Category Archives: Food

Kumejima Kuruma Prawns

It’s no secret that Japanese food is popular outside of Japan.  Not only is the food in-country highly rated, but there are Japanese restaurants all over the world.  A lot of people wonder, why is Japanese food so good?  It’s a complex answer.  Many will tell you it’s umami, others the care and thought put into food, and yet more that it’s the simplicity of the dishes that highlights natural flavors. I’m not a food expert, but I think it’s a bit

Getto – It’s many Uses

Last week I caught this post over at Ryukyu Mike’s blog and was reminded of my time on Kitadaito Island.  Kitadaito’s biggest industry is sugar production, but during my time there (2008-2011) they created a factory to harness the many uses of the getto plant, aka Alpinia zerumbet.   So what is a getto?  It’s a tall stalk based plant with broad, tapering leaves and white cone-shaped flowers.  The stalks grow slowly but prodigiously, and regrow after being cut down.  They

Mozuku

Mozuku is a type of seaweed.  Before coming to Japan, I had never eaten any kind of seaweed, even nori which is the kind used in sushi rolls.  I had a vague feeling of disgust when thinking about seaweed, which is weird given that they’re just plants that happen to grow in the sea. On my first day at school, we had soup with seaweed in it, and given that there were a 100 kids around me waiting to see what the

Advanced Chahan Recipe – Okinawan Fried Rice

By far my most popular post on More Things Japanese is my easy recipe for Chahan.  This time around, I wanted to share a slightly more time-consuming, but even tastier recipe for those of you who love Chahan.  As with my advanced recipe for miso soup, it is all made from scratch, including the dashi. Ingredients  5 cups water 1 piece conbu 1 cup packed bonito flakes 1/4 cup extra virgin olive oil 1/2 onion 170g sausage 1 pack mushrooms

Advanced Miso Soup Recipe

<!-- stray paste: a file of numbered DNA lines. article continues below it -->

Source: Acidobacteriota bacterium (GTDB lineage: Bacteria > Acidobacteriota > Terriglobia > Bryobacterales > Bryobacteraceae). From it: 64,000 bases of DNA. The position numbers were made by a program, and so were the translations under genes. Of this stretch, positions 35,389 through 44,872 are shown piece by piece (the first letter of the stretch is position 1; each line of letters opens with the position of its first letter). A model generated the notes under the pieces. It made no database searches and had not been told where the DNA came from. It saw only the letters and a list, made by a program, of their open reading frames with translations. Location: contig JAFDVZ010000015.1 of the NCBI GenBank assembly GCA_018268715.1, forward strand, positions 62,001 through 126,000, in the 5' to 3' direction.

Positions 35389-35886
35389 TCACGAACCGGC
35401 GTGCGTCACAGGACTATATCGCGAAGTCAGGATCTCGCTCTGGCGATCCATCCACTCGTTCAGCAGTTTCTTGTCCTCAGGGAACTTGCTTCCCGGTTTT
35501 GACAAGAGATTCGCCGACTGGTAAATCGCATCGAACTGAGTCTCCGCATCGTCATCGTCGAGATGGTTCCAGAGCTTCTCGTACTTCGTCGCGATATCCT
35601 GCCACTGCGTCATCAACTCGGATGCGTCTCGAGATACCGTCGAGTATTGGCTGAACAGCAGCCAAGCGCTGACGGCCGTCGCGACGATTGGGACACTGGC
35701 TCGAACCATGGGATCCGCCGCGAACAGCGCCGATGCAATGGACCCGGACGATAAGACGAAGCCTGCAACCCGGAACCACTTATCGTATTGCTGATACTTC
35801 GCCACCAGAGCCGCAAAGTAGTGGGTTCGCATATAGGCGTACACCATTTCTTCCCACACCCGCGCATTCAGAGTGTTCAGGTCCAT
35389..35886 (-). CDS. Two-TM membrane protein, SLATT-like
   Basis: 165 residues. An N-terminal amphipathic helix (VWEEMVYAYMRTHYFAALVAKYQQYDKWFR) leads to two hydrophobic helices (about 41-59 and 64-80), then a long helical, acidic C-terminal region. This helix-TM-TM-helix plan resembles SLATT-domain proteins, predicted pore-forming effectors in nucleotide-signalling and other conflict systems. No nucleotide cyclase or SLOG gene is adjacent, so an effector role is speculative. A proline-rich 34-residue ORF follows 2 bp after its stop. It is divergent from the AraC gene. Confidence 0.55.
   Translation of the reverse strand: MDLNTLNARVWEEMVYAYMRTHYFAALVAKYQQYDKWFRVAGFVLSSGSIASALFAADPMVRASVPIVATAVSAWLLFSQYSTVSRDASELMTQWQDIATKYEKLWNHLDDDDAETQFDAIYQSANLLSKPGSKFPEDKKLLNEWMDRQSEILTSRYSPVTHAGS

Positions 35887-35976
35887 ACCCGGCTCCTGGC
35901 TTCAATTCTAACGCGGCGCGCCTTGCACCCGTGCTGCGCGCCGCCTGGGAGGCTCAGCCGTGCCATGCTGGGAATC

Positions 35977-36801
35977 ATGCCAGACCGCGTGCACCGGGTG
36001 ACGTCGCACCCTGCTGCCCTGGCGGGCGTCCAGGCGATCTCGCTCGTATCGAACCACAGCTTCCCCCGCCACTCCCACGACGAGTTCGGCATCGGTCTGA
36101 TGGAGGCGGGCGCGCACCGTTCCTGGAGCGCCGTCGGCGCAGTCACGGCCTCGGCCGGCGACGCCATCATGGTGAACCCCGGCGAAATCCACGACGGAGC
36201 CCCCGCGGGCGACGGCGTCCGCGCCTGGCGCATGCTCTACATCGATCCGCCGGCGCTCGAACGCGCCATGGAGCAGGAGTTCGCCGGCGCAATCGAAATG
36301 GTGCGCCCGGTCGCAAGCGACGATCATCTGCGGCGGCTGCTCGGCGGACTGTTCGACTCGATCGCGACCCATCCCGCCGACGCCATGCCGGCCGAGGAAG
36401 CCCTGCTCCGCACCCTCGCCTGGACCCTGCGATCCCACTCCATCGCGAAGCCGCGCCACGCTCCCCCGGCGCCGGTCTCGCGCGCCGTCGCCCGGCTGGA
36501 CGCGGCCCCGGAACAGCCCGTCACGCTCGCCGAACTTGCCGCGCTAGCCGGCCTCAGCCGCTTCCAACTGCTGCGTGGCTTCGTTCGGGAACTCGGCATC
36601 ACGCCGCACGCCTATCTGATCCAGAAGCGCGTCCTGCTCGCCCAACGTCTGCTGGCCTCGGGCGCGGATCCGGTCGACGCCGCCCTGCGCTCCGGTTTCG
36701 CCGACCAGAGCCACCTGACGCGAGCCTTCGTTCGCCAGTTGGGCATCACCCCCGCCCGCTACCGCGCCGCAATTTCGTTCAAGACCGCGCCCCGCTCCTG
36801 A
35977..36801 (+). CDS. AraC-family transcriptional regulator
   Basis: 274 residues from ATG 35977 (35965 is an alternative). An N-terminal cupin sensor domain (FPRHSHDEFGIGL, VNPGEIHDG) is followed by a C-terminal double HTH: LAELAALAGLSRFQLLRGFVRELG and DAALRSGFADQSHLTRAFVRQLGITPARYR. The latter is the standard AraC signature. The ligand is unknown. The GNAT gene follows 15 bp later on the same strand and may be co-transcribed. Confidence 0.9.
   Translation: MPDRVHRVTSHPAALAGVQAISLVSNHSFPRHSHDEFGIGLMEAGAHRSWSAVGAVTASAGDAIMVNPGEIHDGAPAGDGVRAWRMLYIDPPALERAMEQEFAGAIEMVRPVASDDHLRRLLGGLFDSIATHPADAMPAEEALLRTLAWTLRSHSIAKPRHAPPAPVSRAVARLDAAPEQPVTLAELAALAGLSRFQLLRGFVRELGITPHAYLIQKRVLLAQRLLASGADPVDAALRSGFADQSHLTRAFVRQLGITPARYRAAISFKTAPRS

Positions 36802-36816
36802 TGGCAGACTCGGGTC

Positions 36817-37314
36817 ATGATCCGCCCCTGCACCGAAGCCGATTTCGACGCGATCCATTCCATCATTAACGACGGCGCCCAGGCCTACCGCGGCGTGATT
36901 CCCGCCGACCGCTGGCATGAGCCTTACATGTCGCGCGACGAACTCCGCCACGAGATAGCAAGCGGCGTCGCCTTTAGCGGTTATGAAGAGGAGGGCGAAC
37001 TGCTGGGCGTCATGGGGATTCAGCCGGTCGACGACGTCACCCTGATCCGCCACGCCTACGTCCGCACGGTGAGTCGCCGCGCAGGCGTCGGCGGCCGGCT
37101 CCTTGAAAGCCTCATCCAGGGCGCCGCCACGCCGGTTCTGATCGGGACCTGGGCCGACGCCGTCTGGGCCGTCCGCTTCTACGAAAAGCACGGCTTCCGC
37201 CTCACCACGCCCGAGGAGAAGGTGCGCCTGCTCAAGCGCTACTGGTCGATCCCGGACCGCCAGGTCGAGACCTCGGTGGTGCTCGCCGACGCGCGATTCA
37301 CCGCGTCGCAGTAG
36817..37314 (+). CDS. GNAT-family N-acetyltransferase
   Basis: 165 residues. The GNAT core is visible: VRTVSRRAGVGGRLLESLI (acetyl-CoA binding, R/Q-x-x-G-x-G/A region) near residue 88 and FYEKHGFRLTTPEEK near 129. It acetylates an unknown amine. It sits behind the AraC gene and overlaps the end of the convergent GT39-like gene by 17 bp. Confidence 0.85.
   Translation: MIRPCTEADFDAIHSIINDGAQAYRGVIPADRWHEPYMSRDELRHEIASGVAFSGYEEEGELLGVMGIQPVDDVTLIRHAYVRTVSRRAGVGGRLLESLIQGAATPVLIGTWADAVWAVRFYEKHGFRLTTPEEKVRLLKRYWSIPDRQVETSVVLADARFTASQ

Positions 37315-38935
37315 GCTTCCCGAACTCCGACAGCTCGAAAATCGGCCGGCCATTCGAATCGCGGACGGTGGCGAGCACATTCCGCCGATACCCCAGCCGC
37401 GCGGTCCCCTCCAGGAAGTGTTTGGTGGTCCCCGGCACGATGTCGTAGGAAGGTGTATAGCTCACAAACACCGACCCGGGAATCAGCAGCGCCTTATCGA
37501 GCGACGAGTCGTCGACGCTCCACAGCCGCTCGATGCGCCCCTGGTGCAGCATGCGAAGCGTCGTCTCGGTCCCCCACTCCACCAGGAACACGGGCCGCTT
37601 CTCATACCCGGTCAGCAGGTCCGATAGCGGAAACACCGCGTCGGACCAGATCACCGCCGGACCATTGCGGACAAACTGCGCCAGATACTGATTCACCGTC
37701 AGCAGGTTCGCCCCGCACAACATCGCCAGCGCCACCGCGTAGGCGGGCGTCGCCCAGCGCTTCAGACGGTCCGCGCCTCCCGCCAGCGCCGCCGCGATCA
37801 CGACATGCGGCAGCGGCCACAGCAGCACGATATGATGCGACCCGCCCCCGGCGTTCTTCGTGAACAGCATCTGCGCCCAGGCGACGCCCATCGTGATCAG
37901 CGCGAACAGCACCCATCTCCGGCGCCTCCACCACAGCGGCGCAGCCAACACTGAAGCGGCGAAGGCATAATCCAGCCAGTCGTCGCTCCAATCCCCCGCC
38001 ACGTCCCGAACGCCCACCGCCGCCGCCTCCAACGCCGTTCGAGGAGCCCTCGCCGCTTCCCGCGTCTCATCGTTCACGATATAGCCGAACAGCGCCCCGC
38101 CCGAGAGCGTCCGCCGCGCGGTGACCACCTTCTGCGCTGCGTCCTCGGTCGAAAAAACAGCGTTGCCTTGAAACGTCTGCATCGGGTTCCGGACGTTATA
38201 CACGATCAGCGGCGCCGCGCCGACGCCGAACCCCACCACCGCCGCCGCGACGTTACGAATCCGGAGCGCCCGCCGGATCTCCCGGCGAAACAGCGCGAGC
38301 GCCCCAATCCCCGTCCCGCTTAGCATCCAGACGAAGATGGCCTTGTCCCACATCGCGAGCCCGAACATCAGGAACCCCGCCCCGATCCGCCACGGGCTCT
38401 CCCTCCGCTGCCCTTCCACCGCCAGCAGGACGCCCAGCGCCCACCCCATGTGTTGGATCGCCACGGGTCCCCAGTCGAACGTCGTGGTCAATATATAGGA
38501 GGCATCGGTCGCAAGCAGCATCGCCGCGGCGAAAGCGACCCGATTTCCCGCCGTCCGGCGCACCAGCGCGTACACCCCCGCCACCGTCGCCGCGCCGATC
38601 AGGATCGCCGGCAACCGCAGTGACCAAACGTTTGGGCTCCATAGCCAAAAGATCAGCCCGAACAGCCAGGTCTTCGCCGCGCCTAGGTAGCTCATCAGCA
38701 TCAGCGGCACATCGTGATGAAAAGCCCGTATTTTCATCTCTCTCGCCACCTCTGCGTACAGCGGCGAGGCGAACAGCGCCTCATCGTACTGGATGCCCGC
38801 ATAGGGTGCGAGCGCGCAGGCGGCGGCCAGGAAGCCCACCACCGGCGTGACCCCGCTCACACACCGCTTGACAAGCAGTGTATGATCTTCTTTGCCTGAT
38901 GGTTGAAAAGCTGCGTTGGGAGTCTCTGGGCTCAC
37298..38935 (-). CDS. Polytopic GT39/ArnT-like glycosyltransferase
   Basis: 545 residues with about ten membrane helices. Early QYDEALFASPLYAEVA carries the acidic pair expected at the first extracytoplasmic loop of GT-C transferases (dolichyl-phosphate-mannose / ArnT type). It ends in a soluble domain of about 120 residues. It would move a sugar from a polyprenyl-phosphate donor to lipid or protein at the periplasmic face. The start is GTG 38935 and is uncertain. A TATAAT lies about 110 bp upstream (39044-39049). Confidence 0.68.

Miso Soup is a traditional part of Japanese cuisine. It is often served as a side for meals, be it breakfast, lunch, or dinner.  I’ve done another, more simple version of this dish before.  If you want a simple miso soup, check it out.  The thing that makes this recipe different, and so much better, is that I make the dashi (broth) from scratch rather than from a packet of hon dashi.  Doing everything yourself will elevate a great bowl of

Okinawan Black Sugar Candy – Kokuto

Okinawa has its own history and culture, which is reflected in the foods you’ll find here. Since Okinawa is so far to the south, you will also find that many of the fields are filled with satokibi, or sugarcane. It might not surprise you then that one of Okinawa’s local treats is a kind of Black Sugar candy made directly from the juice of sugar cane plants.  The name of the treat comes from the kanji symbols for black and

How Miso is Made

Ever wonder what miso is?  If you’ve been to Japan or eaten at a Japanese restaurant, you’ve likely had or at least seen miso.  I remember my first time having miso soup.  I was in college trying out a little Japanese restaurant that had popped up just outside the UofA.  I was pretty green as far as Japanese food went so I ordered teriyaki chicken (I’m sure the chef was thinking all kinds of bad things about me).  Before the

Kabocha Pie Recipe

Kabocha is a variation of squash/pumpkin common in Japan. Far more than the States, kabocha is used in a variety of dishes from soup to tempura.  For those expats in Japan, it might be surprising that it is most often used in savory dishes like curry rice rather than as a dessert.  I’ve used kabocha in a number of ways, but every Thanksgiving I make my family’s traditional pumpkin pie recipe, but with kabocha.  Over the years I’ve adapted my

School Lunch in Okinawa October 22-31

Monday October 22 Milk, autumn rice, baked mackerel, cabbage and sesame salad, root vegetable soup Monday’s meal highlights one of the major strengths of Japanese cuisine: seasonal ingredients.  The rice was infused with flavors and vegetables that are ripe in autumn.  Along side the rice was a salad of cabbage, cucumber and other vegetables in sesame dressing, a clear broth soup with root vegetables, and a slice of baked mackerel. Tuesday October 23 Milk, Chinese rice bowl, wakame (seaweed) soup, orange This

Tougan (winter melon) Soup Recipe

Happy Halloween!  Today I’m bringing you a special autumn soup featuring a seasonal ingredient: Tougan.  Tougan is also known as winter melon and is in the cucumber family. It’s a popular ingredient in Chinese soups and we often have it in our School Lunches. Since I was in the States for two weeks this month, I wasn’t able to order any pumpkins, so I decided to celebrate my Halloween with a Tougan-O’lantern.  But why waste?  I’ve never made Tougan Soup

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